Tuesday, January 1, 2013

More on The Rose: Evictionism and Contract

I recently commented on the issue of abortion, using the work of Murray Rothbard and Walter Block as the basis for my comments.  I would like to expand on some of my thoughts regarding Block’s work.  

I will warn once again, that I am and will remain quite biased on this subject.  I cannot imagine an argument that will sway me from the view that abortion is an act of aggression: murder.  If my having this bias is somehow a turn-off, I suggest you stop reading now.  If you have not read the first post, I suggest you do so as I will not cover the same ground here, despite some overlap.

I mentioned in my last post that I had not read much of Block’s work in detail.  In this post, I will go into one of his published papers on this subject:


The authors make clear their personal view regarding abortion:

…we maintain that abortion is an abomination. It is a massive killer. More people die annually as a result of it (1,591,000) than perish from heart disease (720,058), cancer (505,322), stroke (144,088), or all accidents (91,983). Adding insult to injury, death occurs in these cases because of the purposeful action of other people.

However, just because aborting the fetus is abominable, it does not follow that it should be prohibited by law.

The authors begin by suggesting that it is appropriate to consider that human life begins at conception:

At what point does human life begin?  There are really only two reasonable possibilities: at conception or at birth; all other points of development in between are merely points along a continuum which begins and ends with these two options.

So which is it? Does life begin at the beginning point of this nine-month continuum or at the end of it? We take the former position. We maintain that the fetus is an alive human being from day one onward, with all the rights pertaining to any other member of the species.

They will get no argument from me on this.

The authors compare abortion to the act of failing to come to the aid of another – of failing to be a “good Samaritan” – not an aggressive act.

The woman who refuses to carry her fetus to term is in exactly the same position as a person who refuses to rescue a drowning swimmer.  Abortion is not, in and of itself, an act invasive of other people or their property rights, even when fetuses are considered persons.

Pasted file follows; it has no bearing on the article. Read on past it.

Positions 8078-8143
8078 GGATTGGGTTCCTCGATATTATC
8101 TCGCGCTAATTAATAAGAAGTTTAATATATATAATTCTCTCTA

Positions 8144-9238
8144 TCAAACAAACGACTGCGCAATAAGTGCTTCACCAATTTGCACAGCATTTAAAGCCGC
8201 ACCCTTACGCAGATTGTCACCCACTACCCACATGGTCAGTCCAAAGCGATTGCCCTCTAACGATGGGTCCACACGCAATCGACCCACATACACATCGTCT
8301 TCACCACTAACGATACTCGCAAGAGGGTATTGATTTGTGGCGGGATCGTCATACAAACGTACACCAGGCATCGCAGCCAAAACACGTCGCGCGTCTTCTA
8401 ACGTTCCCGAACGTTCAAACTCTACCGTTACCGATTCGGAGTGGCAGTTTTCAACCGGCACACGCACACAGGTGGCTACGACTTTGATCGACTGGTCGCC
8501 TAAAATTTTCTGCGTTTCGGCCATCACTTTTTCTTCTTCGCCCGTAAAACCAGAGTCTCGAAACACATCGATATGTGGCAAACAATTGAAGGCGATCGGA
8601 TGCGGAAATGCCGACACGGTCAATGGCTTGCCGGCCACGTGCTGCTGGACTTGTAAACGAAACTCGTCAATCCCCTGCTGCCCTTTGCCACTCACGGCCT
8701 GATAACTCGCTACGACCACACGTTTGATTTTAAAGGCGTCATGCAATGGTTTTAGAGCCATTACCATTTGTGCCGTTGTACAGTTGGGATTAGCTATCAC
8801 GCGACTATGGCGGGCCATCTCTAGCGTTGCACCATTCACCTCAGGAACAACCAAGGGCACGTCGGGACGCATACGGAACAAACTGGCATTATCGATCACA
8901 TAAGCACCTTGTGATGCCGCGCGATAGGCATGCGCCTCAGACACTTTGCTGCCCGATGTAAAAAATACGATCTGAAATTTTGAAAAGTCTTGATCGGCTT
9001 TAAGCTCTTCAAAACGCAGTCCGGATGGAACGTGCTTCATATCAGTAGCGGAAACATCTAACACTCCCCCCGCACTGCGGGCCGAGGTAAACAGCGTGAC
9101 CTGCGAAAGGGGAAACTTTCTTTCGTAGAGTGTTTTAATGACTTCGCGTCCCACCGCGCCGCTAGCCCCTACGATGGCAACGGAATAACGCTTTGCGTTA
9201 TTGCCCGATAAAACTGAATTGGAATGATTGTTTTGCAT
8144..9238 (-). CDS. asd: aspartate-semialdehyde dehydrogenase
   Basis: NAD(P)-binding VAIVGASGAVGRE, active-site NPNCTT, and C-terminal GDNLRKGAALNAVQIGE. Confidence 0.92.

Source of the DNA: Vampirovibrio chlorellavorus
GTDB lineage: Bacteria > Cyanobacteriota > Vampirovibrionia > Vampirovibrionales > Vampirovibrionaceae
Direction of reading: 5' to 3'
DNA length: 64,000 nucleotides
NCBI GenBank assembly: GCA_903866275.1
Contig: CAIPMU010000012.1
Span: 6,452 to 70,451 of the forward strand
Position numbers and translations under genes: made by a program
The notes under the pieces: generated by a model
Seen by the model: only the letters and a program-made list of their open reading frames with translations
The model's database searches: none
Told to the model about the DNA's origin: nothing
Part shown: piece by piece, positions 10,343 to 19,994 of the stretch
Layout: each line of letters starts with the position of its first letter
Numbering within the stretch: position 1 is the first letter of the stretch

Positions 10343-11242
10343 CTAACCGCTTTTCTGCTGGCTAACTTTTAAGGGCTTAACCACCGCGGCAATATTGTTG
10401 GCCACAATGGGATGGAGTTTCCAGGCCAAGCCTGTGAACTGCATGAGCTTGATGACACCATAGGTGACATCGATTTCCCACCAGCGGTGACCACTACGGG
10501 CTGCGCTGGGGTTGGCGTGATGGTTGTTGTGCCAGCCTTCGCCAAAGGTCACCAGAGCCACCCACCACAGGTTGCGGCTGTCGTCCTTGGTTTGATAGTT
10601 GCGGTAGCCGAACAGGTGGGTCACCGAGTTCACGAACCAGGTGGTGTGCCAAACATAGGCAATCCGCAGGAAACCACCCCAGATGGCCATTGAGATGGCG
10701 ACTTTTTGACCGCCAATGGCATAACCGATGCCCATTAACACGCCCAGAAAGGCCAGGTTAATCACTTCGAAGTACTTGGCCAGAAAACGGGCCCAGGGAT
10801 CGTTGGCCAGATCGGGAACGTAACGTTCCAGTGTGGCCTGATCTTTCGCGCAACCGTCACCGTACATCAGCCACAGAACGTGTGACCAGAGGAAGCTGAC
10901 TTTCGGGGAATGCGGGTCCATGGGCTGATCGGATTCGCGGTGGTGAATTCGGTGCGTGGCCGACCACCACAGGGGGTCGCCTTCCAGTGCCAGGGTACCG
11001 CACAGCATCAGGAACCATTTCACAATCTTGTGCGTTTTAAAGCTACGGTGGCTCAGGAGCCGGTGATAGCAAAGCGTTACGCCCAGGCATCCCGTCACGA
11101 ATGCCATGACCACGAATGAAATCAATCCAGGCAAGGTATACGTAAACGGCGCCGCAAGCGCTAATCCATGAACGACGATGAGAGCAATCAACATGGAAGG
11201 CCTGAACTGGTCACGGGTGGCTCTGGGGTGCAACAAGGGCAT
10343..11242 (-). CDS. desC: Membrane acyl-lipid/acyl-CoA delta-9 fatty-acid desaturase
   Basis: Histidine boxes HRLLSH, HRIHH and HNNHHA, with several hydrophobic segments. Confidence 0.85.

This is not a good analogy.  In the case of the drowning swimmer, the person (presumably) did nothing to cause the swimmer to drown – the person did not throw someone unable to swim into the middle of the ocean.  However, the woman did take an action in the situation of pregnancy, and aborting the fetus is like throwing a non-swimmer into the middle of the Pacific Ocean.  This does convey some obligation.

Given this, how can we defend the mother's right to kill the fetus?  Simple. She owns her own body, and the unwanted fetus growing within it is in effect a trespasser or parasite. This may sound harsh, but when the property rights in question are thoroughly analyzed, it is the only possible conclusion that may be reached.

If this is true for a fetus in the womb, why not for an infant at one month old?  The infant is trespassing in my bedroom.  The infant is even more the parasite.  Do I have the right to place it in a situation that is certain to result in the infant’s death, simply for my convenience?

To see this point, consider the following case: Suppose one day you wake up to find yourself attached to another person, e.g., Thompson's by now famous violinist, through your kidneys. You have two healthy organs, and the other person has none that are functioning. During the night, while you slept, doctors performed an operation connecting that person to your kidneys through a sort of umbilical chord, and there you lie. This operation was conducted without the permission or even knowledge of either "patient."

What rights and obligations do you have with regard to this violinist?

The authors suggest that you have the right, after properly notifying persons who are able to assist the uninvited party, to sever the connection.

I find this analogy quite lacking.  I quote: “This operation was conducted without the permission or even knowledge of either ‘patient.’”  (I am speaking of abortion in cases of voluntary sexual relations.  I have addressed the issue of rape in my previous post.)